Thursday, March 20, 2014

7 Lessons From Springtime

After what seems like a never ending winter of well-below freezing temperatures and record snowfalls, spring has finally arrived - leading me to reflect on all the lessons this glorious season brings with it each year. 
Spring always follows winter.
"For see, the winter is past, the rains are over and gone.The flowers appear on the earth..." (Song of Songs 2:11-12)  The Song of Songs poetically speaks to us of a truth that is easy to forget in the dead of winter: spring will come again. This principle does not solely pertain to the weather, but can be applied to all areas of our lives. Spring always follows winter. All of us experience seasons of suffering, darkness and pain in our lives. It is during those challenging times that the seasons that the Lord has created in nature remind us that the storms will cease, the sun will once again shine and the flowers will bloom. We have only to wait with patient trust.


"Hope springs eternal."
Alexander Pope's famous line "hope springs eternal" is never more powerfully illustrated in nature than in the picture of a spring crocus poking through the snow-covered ground. The image of new life muscling through obstacles in its path is a sign of hope in the resilience of living things. Most of us have encountered, at one point or another, someone whose life has been one of surmounting difficult, if not impossible challenges. Perhaps we are that person. For the person who struggles, hope is the virtue which drives them to rise above the day to day battles and continue to persevere.  This spring, let us ask the Lord to stir up hope in our hearts and the hearts of those who need it most.

                            --- 3 ---
Variety is to be celebrated.
For me, the temptation to envy the gifts and talents of others is one that I am constantly battling. Spring once again reminds me of the wise words of St. Therese of Lisieux on this matter: "...the splendor of the rose and the whiteness of the lily do not take away the perfume of the little violet or the delightful simplicity of the daisy. I understood that if all flowers wanted to be a roses, nature would lose her springtime beauty, and the fields would be no longer be decked out with little wild flowers." (Story of a Soul) 


Take time to smell the roses.

On an early morning walk last spring, I looked up at a picture-perfect blue sky and back down again at my blue tee shirt - the color of which was labeled by the manufacturer as "blue sky."  My "blue sky" shirt paled in comparison to the vividness and depth of the blue sky above. I stopped and stood in awe. No one paints scenery quite the way the Lord does. The beauty of spring makes it the ideal season to get outdoors and admire the majesty and intricacy of God's creation. In the busyness of life in 21st century America, we don't always make time to stop, pause, and reflect on the world around us. We are missing something wonderful by not doing that. The tiny, perfect details of God's creation reveal to us something about God himself - his beauty, his goodness, his splendor and the meticulous way he cares for all he has created. This spring, don't just go out and smell the roses, stop and ponder every last detail of them and give thanks to God for them!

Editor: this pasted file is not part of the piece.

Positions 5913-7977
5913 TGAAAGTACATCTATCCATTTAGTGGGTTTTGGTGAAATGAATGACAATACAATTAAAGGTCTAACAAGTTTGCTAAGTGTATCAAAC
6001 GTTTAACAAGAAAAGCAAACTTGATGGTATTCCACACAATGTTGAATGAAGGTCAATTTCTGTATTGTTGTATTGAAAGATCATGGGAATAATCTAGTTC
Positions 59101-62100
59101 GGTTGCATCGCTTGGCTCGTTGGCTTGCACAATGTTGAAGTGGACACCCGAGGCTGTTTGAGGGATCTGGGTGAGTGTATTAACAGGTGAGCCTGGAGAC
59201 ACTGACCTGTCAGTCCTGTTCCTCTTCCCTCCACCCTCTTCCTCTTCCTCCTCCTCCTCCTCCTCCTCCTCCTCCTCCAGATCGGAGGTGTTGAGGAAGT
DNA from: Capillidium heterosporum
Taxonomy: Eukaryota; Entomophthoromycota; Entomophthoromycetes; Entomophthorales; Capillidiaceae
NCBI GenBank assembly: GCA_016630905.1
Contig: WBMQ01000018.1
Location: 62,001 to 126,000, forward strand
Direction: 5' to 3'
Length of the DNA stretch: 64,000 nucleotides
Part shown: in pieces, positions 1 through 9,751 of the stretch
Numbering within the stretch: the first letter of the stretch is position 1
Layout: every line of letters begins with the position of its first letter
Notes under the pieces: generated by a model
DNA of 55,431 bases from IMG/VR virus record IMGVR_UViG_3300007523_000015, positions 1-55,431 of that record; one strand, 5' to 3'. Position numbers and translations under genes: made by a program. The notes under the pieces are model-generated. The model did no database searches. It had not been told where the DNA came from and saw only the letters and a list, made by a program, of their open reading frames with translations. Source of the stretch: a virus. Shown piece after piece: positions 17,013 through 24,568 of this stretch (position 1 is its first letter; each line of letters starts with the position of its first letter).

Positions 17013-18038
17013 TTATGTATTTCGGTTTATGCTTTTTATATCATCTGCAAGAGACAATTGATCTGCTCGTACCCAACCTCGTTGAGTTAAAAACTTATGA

Every rose has its thorn.
While we are on the subject of roses, each season brings with it is own thorns and spring is no exception. For me, the thorn in spring is the dreaded seasonal allergies which begin like clockwork around the first day of spring and persist until mid-summer. I have no words to inspire anyone who suffers through these pesky allergies other than to say there's more to offer up! 

Spring cleaning is a good thing. Really.
The words "spring cleaning" don't exactly cause me to jump up and down for joy. In spite of intensely disliking the process - I sure do look forward to the results of the annual spring cleaning. Closets neatly organized, winter coats and boots put away, windows scrubbed - these are the fruits of my efforts each spring. I am always shocked as to how much "stuff" I am able to accumulate in a single year. The effort of decluttering is eye-opening and freeing.  Spring cleaning for our soul can also be a good practice.  We can easily get into a rut in our relationship with the Lord leading our prayer to become routine and stale. Like our homes, our soul can accumulate a fair amount of junk and the process of cleaning it out, while not always fun, is extremely liberating and healing.  I recently found this Examination of Conscience posted by Father James Searby that has really helped me get to the heart of the matter this Lenten season and I look forward to some soul-cleaning this spring.

Spring reminds us of Resurrection. 
For all Christians, the celebration of the Resurrection of the Lord is the highlight of spring and the cornerstone of our faith. Through Jesus' life, death and resurrection we have been given the promise of eternal life and the resurrection of our own bodies. The early church apologist Minicius Felix beautifully describes the relationship between the season of spring and the resurrection of the body: "A body in the grave is like the trees in winter: They hide their sap under a deceptive dryness. Why are you in haste for it to revive and return, while yet the winter is raw? We must await even the spring of the body." (Octavius 34:11–12 [A.D. 226]) 

Thank you Lord for the gift of spring and all the ways that it points us to you! 

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